Wed. Nov 30th, 2022

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I used to be reminded lately of a tv present from the Fifties by the title of “The Early Present.” It aired round 4 p.m. each day in the course of the week in Washington. It featured very distinctive theme music at first and finish. My subsequent oldest brother would sit and simply take heed to the music then go about his different enterprise. He was really hypnotized by it. It was a really catchy tune. I’d like to know the title.

— Greg Denevan, Berwyn, Md.

The instrumental was known as “The Syncopated Clock” and it was written in 1945 in Arlington, Va., by a composer (and one-time Military intelligence officer) named Leroy Anderson. However earlier than we get to that, let’s discover tv within the Fifties.

Tv then was a medium hungry for content material. TV stations wanted flickering photographs they might broadcast into viewers’ houses. Loads of this content material was piled up in a magical place known as Hollywood: outdated motion pictures.

However executives at main studios weren’t certain they needed their outdated movies proven on tv. They felt TV was a competitor, siphoning viewers from film theaters. And so, many TV stations needed to pad their schedules with international movies, movies from smaller U.S. studios or movies produced by the U.S. authorities.

Ultimately, an association was struck between the Hollywood studios and the TV networks enabling broadcasters to purchase and transmit movies made earlier than 1948. The cinematic floodgates had been opened.

CBS took the lead. In 1951, its flagship station, WCBS in New York Metropolis, debuted a nightly movie providing, exhibiting an outdated film each night time at 11:10 p.m. Richard Ok. Doan was this system supervisor on the time and he claimed to have named this system — “The Late Present” — and to have picked its theme music: “The Syncopated Clock” by Anderson.

Anderson was a pops powerhouse. Not pop, as in pop music, however pops, as within the mild orchestral music popularized (popsularized?) by Arthur Fiedler of the Boston Pops. The truth is, Fiedler was amongst those that inspired Anderson to dedicate his life to music.

Anderson was born in 1908 to Swedish immigrants who had been each very musical. He grew up in Cambridge, Mass., and studied music at Harvard. The musical preparations he wrote there introduced him to Fiedler’s consideration. Quickly, Anderson was arranging music for the Boston Pops.

Anderson was drafted in April 1942. When the Military discovered Anderson had studied Swedish, Danish, German, Icelandic and Norwegian at Harvard, it assigned him to the Counter Intelligence Corps and despatched him to Iceland, the place he served as a translator and interpreter.

In 1943, Anderson was despatched to Officer Candidate Faculty after which posted to the Pentagon as chief of the Scandinavian Division of Army Intelligence. He moved his younger household to Arlington. When Fiedler discovered Anderson was again Stateside, he invited him to be the visitor conductor on the Boston Pops Harvard Evening live performance.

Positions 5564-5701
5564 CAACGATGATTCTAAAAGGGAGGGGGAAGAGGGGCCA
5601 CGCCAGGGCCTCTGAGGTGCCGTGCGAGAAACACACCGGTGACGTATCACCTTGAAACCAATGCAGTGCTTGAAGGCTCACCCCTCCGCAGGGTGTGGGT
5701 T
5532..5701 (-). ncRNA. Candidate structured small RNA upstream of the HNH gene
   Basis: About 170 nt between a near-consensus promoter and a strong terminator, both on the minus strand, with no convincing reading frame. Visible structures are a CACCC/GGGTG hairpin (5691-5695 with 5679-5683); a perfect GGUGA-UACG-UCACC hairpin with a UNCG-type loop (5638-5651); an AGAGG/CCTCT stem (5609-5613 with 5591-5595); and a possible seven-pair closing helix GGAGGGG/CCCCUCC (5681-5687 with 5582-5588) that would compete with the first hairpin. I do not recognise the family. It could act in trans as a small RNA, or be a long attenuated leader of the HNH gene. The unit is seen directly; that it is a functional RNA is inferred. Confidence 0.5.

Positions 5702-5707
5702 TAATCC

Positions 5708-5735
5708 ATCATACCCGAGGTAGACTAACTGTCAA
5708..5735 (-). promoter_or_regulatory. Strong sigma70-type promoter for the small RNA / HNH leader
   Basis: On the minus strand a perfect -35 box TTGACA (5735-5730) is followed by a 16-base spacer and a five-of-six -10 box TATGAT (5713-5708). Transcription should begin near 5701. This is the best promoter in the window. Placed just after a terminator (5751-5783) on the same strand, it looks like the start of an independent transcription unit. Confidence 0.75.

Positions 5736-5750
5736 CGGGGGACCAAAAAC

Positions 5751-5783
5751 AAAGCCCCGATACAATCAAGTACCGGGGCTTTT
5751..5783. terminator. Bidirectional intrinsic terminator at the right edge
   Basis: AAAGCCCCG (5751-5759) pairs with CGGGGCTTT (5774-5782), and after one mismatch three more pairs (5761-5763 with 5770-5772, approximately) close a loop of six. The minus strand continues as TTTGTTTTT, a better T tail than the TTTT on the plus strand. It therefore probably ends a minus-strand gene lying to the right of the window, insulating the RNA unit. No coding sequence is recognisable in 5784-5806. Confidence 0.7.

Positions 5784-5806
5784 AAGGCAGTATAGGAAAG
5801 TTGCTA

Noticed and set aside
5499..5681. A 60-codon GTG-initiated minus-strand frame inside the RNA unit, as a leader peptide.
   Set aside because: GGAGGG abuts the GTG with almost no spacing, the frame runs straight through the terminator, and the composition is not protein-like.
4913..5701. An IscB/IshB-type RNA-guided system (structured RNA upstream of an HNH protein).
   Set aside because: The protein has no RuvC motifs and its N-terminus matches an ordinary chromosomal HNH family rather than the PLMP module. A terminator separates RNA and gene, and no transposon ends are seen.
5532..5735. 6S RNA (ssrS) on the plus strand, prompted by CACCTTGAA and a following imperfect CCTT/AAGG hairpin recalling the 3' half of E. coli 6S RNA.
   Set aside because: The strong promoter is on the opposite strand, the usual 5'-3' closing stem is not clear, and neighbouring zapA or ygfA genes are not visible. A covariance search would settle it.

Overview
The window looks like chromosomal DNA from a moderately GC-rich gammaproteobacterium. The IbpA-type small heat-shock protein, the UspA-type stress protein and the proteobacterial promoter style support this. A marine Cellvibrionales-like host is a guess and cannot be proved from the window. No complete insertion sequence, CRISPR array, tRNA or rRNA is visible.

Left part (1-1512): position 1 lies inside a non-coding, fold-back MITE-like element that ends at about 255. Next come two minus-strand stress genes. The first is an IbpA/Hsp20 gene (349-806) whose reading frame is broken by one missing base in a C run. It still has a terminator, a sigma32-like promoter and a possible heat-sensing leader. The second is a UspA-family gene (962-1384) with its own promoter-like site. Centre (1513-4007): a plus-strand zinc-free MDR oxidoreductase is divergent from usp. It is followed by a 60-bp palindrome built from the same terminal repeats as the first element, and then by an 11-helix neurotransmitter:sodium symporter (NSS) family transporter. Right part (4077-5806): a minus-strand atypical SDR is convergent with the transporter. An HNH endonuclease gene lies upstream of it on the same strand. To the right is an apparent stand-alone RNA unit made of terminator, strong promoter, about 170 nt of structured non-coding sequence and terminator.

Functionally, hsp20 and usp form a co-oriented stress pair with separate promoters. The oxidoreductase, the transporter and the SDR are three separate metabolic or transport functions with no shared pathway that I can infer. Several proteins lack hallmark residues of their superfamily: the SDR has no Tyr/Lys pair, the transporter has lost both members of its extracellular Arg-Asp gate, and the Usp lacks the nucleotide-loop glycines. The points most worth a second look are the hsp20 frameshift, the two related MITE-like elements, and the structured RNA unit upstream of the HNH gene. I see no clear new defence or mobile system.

It was whereas Anderson was residing in Arlington {that a} title had lodged itself in his thoughts. Many composers had included the regular, rhythmic ticking of a clock into their works. However, Anderson later wrote, “Nobody had described a ‘syncopated’ clock and this appeared to current the chance to jot down one thing totally different.”

The consequence was “The Syncopated Clock,” a captivating piece punctuated by a wooden block. On Might 28, 1945, Anderson, wearing his Military uniform, performed its premiere at Boston’s Symphony Corridor.

Anderson recorded “The Syncopated Clock” along with his personal orchestra in 1950. The report got here to the eye of WCBS programmers, who made it the theme tune of “The Late Present.” It additionally graced different CBS film applications: “The Late, Late Present” and “The Early Present,” the latter of which was broadcast weekdays at 4:30 p.m. on Washington’s Channel 9. (Previous Westerns had been widespread.)

Wrote Anderson: “From the very first present, CBS was flooded with phone inquiries for the title of the theme and each CBS and I discovered ourselves with successful on our fingers: theirs the present, mine the theme music.”

Anderson was on a roll. In 1952, his “Blue Tango” bought 2 million copies. His “Sleigh Experience” (with lyrics by Mitchell Parish) is a seasonal staple. Reply Man’s favourite Anderson composition have to be “The Typewriter,” which makes use of an precise guide typewriter to percussive impact.

TV stations continued to mine the mom lode of outdated motion pictures. When Baltimore’s WBFF Channel 45 launched within the early Seventies, its name letters stood for “Baltimore’s Most interesting Options,” stated native TV historian Tom Buckley. However over time, the networks developed their very own made-for-TV motion pictures. CBS has a “Late Present” and a “Late Late Present,” however they’re speak exhibits, not movie applications.

Leroy Anderson died in 1975. Although he’d had loads of hits, he insisted he by no means got down to write one.

“All a composer can do is to jot down what he feels and do it as greatest he can,” Anderson as soon as stated. “Whether or not it’s common is as much as the general public.”

By Admin

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